Contrary to popular belief, all Caribbean cooking is not created equal. Bajan cuisine is characterized by strong spice combinations of fresh lime juice, chili peppers, thyme, marjoram and parsley, unlike Jamaica known for jerk seasoning and other islands' mixes of meat stews and Latin influences. Most Barbadian dishes can be made to taste in terms of hotness and sweetness, but the mix of salty and savory is prevalent throughout all national dishes. Also interesting to note is the number of tea houses on the island as a result of their English colonization. I was lucky enough to get a personal cooking lesson from Barbados' most celebrated chef, Peter Edey of Caribbean Cuizine TV on how to make traditional Barbadian food include cou cou, flying fish, macaroni pie, and pudding and souse.
The national fish of Barbados, flying fish is depicted on coins, as sculptures in fountains, in artwork, and as part of the official logo of the Barbados Tourism Authority. Not my favorite meal of the trip, flying fish has a very strong "fishy" flavor. Often served breaded and grilled, the eating of the fish is as much a celebration as the preparation. A staple at Oistins, the open-air Friday night fish fry and festival, enjoy outdoor dining, street performers, music and dancing, while you "wuk it up" and "lime" the night away.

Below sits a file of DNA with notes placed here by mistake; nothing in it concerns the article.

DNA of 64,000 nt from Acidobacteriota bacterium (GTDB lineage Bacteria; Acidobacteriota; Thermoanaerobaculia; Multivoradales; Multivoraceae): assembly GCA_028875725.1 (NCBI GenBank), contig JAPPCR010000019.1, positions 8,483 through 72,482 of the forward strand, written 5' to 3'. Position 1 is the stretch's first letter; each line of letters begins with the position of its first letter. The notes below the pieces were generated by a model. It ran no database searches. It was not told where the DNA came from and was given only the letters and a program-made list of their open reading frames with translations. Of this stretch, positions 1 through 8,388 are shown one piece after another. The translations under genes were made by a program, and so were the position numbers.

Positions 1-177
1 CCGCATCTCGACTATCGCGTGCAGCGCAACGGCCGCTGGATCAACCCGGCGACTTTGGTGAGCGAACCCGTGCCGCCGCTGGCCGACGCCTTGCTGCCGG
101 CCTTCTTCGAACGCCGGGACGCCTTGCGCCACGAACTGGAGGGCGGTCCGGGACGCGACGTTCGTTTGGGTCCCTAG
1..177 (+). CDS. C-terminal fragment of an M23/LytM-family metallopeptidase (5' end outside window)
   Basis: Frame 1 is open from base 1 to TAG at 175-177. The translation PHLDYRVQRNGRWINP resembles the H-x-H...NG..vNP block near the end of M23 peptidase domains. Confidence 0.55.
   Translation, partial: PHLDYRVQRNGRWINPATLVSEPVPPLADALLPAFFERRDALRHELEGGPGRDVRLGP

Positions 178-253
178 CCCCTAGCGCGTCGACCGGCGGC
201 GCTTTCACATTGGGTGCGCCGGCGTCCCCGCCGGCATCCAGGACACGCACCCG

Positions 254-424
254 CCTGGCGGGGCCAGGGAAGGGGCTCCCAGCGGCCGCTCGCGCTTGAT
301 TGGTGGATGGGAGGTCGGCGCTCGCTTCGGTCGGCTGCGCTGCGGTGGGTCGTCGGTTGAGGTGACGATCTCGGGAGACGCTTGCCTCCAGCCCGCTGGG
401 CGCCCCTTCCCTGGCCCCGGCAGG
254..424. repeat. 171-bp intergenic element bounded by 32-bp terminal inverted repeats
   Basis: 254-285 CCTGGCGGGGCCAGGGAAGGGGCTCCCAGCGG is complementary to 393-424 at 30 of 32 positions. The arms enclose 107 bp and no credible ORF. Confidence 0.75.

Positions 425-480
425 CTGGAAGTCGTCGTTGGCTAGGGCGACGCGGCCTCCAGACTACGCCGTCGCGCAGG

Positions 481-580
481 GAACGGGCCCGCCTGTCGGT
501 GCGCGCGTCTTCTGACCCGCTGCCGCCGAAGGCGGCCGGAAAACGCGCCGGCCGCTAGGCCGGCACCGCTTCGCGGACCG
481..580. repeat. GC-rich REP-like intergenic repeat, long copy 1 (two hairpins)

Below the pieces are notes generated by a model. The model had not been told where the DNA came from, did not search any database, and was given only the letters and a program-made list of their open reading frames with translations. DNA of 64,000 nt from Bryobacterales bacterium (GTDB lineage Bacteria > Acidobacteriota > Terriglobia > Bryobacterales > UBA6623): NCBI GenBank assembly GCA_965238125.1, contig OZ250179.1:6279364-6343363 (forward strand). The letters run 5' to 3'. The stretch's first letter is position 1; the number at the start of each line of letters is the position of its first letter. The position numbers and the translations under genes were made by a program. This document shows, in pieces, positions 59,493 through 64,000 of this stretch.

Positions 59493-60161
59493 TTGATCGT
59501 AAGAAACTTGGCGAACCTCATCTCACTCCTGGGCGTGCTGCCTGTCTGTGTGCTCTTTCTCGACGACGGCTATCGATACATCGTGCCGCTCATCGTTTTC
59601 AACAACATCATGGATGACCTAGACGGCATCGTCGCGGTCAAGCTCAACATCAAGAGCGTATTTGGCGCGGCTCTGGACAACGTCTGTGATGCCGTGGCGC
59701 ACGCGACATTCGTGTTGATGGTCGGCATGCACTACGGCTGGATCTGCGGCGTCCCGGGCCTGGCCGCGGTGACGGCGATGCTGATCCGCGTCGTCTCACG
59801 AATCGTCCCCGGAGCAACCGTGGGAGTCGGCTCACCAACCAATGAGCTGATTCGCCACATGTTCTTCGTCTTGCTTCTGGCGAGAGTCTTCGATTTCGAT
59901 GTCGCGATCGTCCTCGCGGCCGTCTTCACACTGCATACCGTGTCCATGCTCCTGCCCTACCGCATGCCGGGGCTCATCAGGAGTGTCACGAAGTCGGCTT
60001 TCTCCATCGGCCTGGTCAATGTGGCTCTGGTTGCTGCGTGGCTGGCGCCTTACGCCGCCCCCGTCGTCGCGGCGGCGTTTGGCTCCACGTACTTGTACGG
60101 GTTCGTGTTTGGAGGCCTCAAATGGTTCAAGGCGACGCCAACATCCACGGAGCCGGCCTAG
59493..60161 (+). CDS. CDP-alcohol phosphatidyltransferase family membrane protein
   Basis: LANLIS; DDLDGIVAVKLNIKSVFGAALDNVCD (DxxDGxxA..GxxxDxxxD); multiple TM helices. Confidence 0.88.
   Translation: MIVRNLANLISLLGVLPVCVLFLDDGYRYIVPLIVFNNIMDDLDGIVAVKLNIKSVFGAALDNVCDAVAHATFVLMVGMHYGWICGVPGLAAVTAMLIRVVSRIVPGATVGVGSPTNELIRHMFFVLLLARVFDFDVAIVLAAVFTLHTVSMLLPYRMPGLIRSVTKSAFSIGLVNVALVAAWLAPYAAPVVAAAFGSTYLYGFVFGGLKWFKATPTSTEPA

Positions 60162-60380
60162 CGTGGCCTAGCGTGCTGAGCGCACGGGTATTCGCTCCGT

Cou Cou (or Coo Coo)
With a similar mushy consistency and name to Middle Eastern cous cous, this cornmeal and okra dish was once the meal of African slaves and accompanies the flying fish as a delicious, rich side dish.
An interesting cross between casserole, macaroni and cheese, and spaghetti, macaroni pie tastes a little different everywhere you get it. With variations in cheesiness, mustard, tomato sauciness, the addition of baked vegetables and/or tuna can turn this side into a main entrée. The noodles are also longer and skinnier tubes than traditional American curled macaroni.
Pudding and Souse
The standard Saturday dish of Barbados, sous is made from various pig parts depending on how daring of an eater you are (head, tail feet and all). Flavored with cucumber, lime juice and spice, the tangy pickled mixture is refreshing, much like a ceviche. Served with a dark pudding of mashed sweet potato and brown sugar, the thick soupy liquid is traditionally served in the intestine casing of the pig to achieve a delicate balance of sweet and salty.
The real secret to real Bajan cuisine? You can never have too much butter and red pepper. But I guess that's true anywhere.